Sunday, February 27, 2011

Movie Sunday: Keeping Mum

Image from here

When I was young, there was a large multipurpose room in the basement of our church, where most of the larger scale, non-worship activities happened. With a kitchen at one end and a stage at the other, it was a good place for receptions (at least the tee-totalling kind), banquets, large meetings, and Halloween carnivals. It was also where the church thespians performed their annual play.

Being a church, the plays tended toward the mainstream. But it was a Methodist church during the Vietnam era, and they were not performing the religious dramas that are common these days. For instance, one of the first performances I remember was Arsenic and Old Lace. I think my father played one of the victims.

I love this play, and I'm sure it helped inspire my love of theater in general, and of the black comedy in particular. If you haven't seen it, there is a very good 1959 film adaptation starring Cary Grant. I find the innocence of the characters in the traditional black comedies makes for higher comedy than the moral ambiguity that became fashionable later (think Grosse Point Blank).

Which brings us to Keeping Mum. It's a wonderful little farcical black comedy in the traditional sense. And by little, I mean it is modest in what it attempts to accomplish, and partially because of its modesty, it accomplishes more. It's a delightful way to spend an hour and three-quarters, especially if you're in the mood for light, irreverent entertainment.

The cast is first-rate, mostly familiar but cast somewhat against type. Rowan Atkinson plays the vicar of the village of Little Wallop, and the foil for three generations of women, played by Maggie Smith, Kristen Scott Thomas, and Tamsin Egerton. I'm not really going to say much about the plot, because it unfolds so nicely in the film. Keeping Mum also features Patrick Swayze, playing the role of the archetypal sleazy golf pro almost as a self-parody. Of course, maybe that's the only way he knew how to act.*

Maybe these types of stories are not as edgy as perhaps they once were, given the number of stories -- both fiction and fact -- of people who kill without remorse or regard. But I still find the interplay of wide eyes and cold blood can tickle a spot that few other forms of comedic entertainment can reach. So if you like yours old-fashioned and well crafted, you may want to give Keeping Mum a go.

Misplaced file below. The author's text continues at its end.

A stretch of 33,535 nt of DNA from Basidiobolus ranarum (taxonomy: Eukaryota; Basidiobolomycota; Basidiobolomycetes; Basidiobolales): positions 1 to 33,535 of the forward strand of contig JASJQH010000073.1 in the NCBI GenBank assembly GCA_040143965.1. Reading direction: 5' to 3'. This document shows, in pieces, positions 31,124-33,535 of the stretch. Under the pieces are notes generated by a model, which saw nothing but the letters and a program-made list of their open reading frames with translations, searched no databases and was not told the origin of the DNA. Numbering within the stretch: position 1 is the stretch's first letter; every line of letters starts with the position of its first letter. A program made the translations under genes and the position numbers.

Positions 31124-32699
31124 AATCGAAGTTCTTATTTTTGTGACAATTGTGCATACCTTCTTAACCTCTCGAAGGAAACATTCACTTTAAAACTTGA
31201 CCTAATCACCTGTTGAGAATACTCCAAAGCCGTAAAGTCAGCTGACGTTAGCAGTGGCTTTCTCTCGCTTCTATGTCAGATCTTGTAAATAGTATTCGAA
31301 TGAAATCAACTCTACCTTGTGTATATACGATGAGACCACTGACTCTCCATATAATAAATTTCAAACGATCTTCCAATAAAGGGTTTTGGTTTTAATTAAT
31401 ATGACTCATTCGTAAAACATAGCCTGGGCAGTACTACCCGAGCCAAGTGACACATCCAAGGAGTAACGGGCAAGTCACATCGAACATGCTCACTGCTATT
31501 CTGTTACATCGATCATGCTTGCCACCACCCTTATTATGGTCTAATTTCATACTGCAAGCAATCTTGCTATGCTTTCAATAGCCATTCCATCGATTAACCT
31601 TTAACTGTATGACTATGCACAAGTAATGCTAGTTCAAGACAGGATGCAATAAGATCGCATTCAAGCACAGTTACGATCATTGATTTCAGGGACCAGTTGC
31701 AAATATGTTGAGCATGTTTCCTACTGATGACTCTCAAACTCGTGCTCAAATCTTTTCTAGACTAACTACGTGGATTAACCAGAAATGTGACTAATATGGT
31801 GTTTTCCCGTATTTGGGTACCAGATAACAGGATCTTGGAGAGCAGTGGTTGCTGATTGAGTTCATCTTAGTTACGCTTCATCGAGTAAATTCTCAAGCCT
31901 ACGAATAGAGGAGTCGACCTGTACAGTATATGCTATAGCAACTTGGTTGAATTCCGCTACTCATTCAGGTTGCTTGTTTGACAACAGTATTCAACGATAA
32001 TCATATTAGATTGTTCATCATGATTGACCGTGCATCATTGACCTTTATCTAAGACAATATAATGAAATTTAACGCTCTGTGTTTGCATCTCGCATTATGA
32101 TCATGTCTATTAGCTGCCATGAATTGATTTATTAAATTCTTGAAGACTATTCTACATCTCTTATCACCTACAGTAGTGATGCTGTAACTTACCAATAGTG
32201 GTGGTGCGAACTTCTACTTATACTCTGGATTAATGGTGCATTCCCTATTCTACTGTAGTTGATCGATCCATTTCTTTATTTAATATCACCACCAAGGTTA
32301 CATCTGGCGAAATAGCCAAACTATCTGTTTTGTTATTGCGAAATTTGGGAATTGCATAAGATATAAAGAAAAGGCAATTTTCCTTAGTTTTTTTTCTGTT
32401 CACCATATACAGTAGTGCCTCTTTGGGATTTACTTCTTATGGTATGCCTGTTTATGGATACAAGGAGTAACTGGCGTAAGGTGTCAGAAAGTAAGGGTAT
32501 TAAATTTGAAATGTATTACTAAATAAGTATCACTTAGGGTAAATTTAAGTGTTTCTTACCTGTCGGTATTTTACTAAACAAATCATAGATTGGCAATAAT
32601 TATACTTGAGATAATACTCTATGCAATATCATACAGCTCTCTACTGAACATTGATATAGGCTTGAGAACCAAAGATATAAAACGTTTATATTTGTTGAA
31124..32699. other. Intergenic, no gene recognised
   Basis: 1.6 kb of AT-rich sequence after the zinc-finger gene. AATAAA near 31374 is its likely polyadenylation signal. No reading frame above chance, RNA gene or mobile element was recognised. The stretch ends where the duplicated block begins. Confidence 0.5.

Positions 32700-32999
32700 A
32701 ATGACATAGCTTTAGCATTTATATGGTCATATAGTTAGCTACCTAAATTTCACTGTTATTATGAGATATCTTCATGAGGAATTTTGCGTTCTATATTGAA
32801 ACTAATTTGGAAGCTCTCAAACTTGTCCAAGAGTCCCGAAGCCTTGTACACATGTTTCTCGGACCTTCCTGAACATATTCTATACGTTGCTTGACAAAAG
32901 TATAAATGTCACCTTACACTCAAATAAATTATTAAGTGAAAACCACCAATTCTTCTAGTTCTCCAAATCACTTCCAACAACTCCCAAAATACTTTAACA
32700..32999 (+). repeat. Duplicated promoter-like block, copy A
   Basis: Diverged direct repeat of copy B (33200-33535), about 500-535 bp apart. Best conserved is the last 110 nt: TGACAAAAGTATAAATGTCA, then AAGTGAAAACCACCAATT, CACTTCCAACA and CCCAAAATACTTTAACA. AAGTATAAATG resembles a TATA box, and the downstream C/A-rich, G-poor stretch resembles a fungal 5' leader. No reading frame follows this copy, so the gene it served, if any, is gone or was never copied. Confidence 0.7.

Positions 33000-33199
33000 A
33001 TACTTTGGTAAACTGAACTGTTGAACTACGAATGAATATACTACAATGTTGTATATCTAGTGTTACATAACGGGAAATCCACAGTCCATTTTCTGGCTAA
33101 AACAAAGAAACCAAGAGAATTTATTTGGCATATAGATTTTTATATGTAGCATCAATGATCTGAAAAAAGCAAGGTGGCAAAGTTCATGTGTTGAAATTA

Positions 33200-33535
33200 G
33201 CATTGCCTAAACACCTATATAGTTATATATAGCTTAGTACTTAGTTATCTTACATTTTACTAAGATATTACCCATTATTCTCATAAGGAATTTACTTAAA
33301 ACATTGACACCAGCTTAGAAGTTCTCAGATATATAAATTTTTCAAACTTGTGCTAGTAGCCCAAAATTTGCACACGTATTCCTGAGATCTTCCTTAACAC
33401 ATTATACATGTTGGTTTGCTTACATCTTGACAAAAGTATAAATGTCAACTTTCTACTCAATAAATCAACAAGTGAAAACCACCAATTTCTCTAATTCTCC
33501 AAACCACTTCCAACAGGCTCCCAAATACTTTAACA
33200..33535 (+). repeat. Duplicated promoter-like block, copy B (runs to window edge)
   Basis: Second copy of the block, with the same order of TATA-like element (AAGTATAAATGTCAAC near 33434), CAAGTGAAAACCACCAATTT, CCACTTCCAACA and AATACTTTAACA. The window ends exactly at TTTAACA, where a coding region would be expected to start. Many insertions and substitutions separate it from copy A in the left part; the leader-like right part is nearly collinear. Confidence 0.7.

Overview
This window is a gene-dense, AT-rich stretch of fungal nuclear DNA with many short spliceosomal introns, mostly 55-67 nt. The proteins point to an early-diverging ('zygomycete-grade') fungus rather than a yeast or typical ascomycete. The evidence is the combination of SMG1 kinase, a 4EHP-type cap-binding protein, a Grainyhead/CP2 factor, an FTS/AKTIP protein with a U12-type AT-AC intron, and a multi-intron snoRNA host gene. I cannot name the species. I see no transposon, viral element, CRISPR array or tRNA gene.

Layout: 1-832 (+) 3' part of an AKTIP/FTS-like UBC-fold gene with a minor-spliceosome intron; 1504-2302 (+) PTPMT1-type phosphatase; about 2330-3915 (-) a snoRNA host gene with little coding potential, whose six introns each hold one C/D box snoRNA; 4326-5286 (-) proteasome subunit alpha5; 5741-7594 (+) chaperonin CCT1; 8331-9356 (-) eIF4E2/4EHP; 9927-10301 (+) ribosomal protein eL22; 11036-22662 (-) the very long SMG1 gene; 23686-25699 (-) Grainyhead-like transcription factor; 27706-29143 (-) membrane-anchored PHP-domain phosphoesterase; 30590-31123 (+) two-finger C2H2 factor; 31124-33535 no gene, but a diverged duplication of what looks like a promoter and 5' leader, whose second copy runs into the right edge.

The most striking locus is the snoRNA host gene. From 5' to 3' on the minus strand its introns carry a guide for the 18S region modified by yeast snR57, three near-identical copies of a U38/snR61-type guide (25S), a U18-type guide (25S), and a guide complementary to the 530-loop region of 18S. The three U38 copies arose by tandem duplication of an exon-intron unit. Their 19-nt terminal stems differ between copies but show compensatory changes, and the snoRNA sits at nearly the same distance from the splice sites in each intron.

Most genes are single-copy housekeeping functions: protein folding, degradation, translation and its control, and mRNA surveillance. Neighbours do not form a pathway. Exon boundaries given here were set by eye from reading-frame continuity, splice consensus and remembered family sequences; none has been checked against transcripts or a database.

* Too soon? One of my old girlfriends was crazy about Swayze, and would not be amused.

Friday, February 25, 2011

Now where was I?

Wow, I'm glad that's over. Now, what was I saying? I forget.

It's a strange thing. I've had pretty much nonstop deadlines or other demands on my attention since before Christmas. A big all day seminar I hosted last Friday, combined with simultaneous out-of-town company last weekend, topped off the super-crazy-busy season, at least until next week when we demonstrate some of our research at a campus-wide tech show. But at least I didn't work this past weekend. I barely got out of bed on Saturday, and then mostly only managed to flop in the big chair and fail to find anything interesting to watch on TV. Sunday was pretty much a rerun of Saturday, though I did manage to make pancakes and start on my Lego Mars Exploration Rover.

One thing that I always find interesting in the denouement of these frantic times is how much they separate me from whatever it was that was on my mind before it started. I've actually had time to write a blog post for almost a week, but couldn't really think of what I wanted to write about.  So I finally decided to write about that.

The signs of stress are all over me. I'm not sleeping, easily frustrated, more forgetful even than usual, eating like crap, and drinking a little too much. But my head is empty of much of anything other than the tasks at hand. And I feel more productive than I have in years.

I have a few friends and co-workers that live their lives this way.* It occurred to me a while back that the empty head may explain why. There are no real decisions of import to make. Their priorities are already set. Stay up to your ass in alligators, and you never have to figure out how to drain the swamp. And nothing they do -- or fail to do -- is really their fault. They had to get that proposal out, or finish that report, or get the kids to dance-gymnastics-soccer-drama-art class. And in return, they get that crowning since of achievement, and the little thrill that comes with crashing a deadline with no time, little sleep, and a real possibility of failure.

I consider this a separate disorder from always having to be doing something disease, with which some of the people closest to me are afflicted. My father had a terminal case, and I have my moments. Besides being a serial hobbyist, I have struggled with a self-imposed "one home-improvement project at a time" restriction for several years. But the motivation there is internal, and much of the goal (at least for me) is more to fill my head than empty it.

Perhaps the end result is the same, I don't know. I don't really have time to think about it right now. I have a million things to do. (See what I did there?)

* So do you, I'll bet. If you don't know to whom I'm referring, than you are probably one of them.